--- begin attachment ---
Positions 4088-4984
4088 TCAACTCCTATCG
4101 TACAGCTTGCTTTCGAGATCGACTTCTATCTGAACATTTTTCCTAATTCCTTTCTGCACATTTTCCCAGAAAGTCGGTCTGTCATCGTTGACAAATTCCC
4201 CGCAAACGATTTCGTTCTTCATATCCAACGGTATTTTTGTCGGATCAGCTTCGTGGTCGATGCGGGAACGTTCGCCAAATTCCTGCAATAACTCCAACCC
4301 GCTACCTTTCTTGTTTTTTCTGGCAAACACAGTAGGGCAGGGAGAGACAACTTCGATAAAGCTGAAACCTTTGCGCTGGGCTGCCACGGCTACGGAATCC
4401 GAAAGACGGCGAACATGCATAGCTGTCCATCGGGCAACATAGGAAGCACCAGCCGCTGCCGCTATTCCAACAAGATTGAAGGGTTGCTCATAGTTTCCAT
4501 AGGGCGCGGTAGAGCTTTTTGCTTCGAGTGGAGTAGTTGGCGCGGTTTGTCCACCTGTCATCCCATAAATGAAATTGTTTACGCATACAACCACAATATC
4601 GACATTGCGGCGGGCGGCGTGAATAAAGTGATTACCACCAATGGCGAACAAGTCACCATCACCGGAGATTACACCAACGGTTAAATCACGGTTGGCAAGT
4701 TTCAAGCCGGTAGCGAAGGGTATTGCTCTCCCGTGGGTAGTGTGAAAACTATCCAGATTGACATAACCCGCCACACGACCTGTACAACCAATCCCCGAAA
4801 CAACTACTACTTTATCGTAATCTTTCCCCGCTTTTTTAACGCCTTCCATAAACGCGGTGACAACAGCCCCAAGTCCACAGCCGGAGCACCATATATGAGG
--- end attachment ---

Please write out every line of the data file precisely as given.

Positions 4088-4984
4088 TCAACTCCTATCG
4101 TACAGCTTGCTTTCGAGATCGACTTCTATCTGAACATTTTTCCTAATTCCTTTCTGCACATTTTCCCAGAAAGTCGGTCTGTCATCGTTGACAAATTCCC
4201 CGCAAACGATTTCGTTCTTCATATCCAACGGTATTTTTGTCGGATCAGCTTCGTGGTCGATGCGGGAACGTTCGCCAAATTCCTGCAATAACTCCAACCC
4301 GCTACCTTTCTTGTTTTTTCTGGCAAACACAGTAGGGCAGGGAGAGACAACTTCGATAAAGCTGAAACCTTTGCGCTGGGCTGCCACGGCTACGGAATCC
4401 GAAAGACGGCGAACATGCATAGCTGTCCATCGGGCAACATAGGAAGCACCAGCCGCTGCCGCTATTCCAACAAGATTGAAGGGTTGCTCATAGTTTCCAT
4501 AGGGCGCGGTAGAGCTTTTTGCTTCGAGTGGAGTAGTTGGCGCGGTTTGTCCACCTGTCATCCCATAAATGAAATTGTTTACGCATACAACCACAATATC
4601 GACATTGCGGCGGGCGGCGTGAATAAAGTGATTACCACCAATGGCGAACAAGTCACCATCACCGGAGATTACACCAACGGTTAAATCACGGTTGGCAAGT
4701 TTCAAGCCGGTAGCGAAGGGTATTGCTCTCCCGTGGGTAGTGTGAAAACTATCCAGATTGACATAACCCGCCACACGACCTGTACAACCAATCCCCGAAA
4801 CAACTACTACTTTATCGTAATCTTTCCCCGCTTTTTTAACGCCTTCCATAAACGCGGTGACAACAGCCCCAAGTCCACAGCCGGAGCACCATATATGAGG